Friday, July 06, 2018

Poachers blamed in second Sumatran elephant death this year

AUTHORITIES in Indonesia have blamed poachers for the death of an elephant found with one of its tusks hacked off, in one of the world’s most biodiverse and threatened habitats.

The 27-year-old male Sumatran elephant, named Bunta, had since 2016 been regularly trained and employed by forest rangers in Aceh province as part of a unit to ward off wild elephants encroaching on farms and villages.

His body was found June 9 by forest rangers inside the Leuser Ecosystem, one of Indonesia’s last large tracts of intact rainforest, which is home to four of the most iconic and critically endangered species on Earth: the Sumatran elephant, tiger, rhino and orangutan.

Citing damage to the elephant’s digestive tract, and traces from fruit found near the carcass, officials from the Aceh conservation agency, or BKSDA, say it was likely that Bunta was poisoned — a common tactic used by poachers and farmers in the region.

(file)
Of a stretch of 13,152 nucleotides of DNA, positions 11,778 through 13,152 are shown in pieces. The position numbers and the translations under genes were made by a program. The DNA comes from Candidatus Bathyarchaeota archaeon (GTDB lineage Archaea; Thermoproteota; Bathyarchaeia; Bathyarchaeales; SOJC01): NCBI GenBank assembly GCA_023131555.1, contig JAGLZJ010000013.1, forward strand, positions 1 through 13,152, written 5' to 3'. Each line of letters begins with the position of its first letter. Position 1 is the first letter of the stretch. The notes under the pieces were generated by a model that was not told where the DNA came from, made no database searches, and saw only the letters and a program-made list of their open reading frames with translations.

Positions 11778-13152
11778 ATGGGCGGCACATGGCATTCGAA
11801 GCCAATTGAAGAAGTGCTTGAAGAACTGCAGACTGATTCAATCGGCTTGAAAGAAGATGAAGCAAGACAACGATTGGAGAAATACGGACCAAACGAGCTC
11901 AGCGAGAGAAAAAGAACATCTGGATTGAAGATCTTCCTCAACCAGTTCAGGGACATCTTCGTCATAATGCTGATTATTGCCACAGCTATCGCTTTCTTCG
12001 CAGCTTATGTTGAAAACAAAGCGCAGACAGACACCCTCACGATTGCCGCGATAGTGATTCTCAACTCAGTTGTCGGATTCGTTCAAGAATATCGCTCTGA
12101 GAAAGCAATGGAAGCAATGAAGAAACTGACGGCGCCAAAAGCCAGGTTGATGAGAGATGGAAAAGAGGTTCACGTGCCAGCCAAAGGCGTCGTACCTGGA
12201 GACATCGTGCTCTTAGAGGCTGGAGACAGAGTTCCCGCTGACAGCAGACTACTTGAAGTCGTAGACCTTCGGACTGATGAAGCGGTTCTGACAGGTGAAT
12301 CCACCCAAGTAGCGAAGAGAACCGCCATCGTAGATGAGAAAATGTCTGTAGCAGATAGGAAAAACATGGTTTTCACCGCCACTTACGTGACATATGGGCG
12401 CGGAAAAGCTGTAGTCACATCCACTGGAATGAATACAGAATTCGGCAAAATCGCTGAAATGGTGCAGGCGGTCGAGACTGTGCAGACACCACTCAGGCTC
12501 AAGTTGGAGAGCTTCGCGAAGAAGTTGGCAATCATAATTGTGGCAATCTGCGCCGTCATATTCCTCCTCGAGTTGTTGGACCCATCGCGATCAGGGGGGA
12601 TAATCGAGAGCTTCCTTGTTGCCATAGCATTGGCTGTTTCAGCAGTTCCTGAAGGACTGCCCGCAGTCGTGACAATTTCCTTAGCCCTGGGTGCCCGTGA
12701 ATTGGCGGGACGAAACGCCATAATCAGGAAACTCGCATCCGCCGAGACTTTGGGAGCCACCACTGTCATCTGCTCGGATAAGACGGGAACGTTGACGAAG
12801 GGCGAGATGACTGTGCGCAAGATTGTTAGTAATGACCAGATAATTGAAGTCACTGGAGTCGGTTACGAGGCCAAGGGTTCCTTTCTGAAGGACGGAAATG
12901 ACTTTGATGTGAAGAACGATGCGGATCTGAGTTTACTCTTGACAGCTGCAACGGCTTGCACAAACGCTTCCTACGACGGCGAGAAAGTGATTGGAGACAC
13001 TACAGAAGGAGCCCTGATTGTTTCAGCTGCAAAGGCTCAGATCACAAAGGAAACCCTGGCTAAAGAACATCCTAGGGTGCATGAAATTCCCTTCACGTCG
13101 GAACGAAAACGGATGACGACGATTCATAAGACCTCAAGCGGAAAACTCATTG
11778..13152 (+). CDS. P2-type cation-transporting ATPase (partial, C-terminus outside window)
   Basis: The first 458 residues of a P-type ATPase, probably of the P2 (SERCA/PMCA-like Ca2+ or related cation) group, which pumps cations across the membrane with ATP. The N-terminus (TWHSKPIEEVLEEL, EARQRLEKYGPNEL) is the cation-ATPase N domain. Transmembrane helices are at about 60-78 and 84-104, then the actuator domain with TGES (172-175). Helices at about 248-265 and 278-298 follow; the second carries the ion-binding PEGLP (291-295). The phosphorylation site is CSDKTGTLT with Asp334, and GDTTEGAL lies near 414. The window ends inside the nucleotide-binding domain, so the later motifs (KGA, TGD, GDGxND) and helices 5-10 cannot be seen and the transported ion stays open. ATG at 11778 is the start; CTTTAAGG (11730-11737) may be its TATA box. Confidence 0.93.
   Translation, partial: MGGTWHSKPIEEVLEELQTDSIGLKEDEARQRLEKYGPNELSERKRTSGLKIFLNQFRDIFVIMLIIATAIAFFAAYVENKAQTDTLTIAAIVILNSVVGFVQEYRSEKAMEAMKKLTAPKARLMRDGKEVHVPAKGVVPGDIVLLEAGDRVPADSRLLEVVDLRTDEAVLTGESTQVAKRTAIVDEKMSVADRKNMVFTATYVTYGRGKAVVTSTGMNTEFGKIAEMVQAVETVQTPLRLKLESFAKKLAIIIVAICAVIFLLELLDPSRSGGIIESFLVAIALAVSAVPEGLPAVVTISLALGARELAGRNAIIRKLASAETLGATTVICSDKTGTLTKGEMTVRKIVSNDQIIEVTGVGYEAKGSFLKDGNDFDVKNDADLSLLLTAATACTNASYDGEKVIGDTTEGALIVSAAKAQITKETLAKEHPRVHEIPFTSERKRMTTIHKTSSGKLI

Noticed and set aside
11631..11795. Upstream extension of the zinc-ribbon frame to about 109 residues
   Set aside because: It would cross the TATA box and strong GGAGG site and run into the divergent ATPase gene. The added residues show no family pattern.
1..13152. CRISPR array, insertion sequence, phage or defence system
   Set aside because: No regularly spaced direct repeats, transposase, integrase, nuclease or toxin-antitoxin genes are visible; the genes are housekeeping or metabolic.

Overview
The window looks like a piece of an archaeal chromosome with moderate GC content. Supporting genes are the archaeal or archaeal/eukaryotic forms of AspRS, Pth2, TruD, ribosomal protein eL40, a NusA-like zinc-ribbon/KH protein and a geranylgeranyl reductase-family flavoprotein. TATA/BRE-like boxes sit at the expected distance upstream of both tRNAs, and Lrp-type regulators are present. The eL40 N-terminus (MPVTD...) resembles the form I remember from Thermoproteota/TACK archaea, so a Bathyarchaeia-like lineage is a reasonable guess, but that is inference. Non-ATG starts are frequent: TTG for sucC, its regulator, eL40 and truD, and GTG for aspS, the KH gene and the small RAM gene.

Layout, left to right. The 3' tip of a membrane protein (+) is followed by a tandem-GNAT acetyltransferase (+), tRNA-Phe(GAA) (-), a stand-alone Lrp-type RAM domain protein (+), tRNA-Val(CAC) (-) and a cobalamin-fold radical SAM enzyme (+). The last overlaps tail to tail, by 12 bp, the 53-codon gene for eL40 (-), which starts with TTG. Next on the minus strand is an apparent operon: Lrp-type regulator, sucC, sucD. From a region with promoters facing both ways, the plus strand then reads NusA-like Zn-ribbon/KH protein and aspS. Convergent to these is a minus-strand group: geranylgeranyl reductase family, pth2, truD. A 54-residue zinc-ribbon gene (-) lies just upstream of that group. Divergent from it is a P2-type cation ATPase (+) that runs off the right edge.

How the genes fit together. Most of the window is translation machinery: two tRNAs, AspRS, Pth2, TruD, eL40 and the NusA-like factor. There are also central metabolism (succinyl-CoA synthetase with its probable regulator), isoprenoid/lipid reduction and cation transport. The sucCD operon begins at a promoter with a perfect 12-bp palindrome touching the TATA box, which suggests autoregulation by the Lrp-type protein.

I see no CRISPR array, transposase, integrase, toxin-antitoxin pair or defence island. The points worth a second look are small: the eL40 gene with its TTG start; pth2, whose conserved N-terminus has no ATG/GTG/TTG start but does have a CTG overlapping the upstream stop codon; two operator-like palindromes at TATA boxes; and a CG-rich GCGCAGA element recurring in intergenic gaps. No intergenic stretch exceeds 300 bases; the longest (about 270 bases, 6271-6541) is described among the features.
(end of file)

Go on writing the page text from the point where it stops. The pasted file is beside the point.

“After the elephant died, one of its tusks was taken by slicing open its cheek,” Wahyu Kuncoro, of the East Aceh district police, told reporters a day after the body was found.

Sapto Aji Prabowo, the head of the Aceh BKSDA, lamented the elephant’s death and called on law enforcement to bring the perpetrators to justice.

“There’s a human who heartlessly killed this tame animal, this can’t be accepted by reason,” he said.

“We are absolutely at a loss at the passing of this male elephant,” he added. “Bunta was one of the elephants that we really relied on [for forest patrols].”

Under Indonesian conservation law, the killing, trading or distribution of protected species and their parts can incur jail sentences of up to five years and fines of up to 100 million rupiah ($7,160). But law enforcement on wildlife killings remains weak, with offenders rarely prosecuted. On the few occasions that cases make their way to court, the perpetrators typically receive token sentences or fines far below the maximum.

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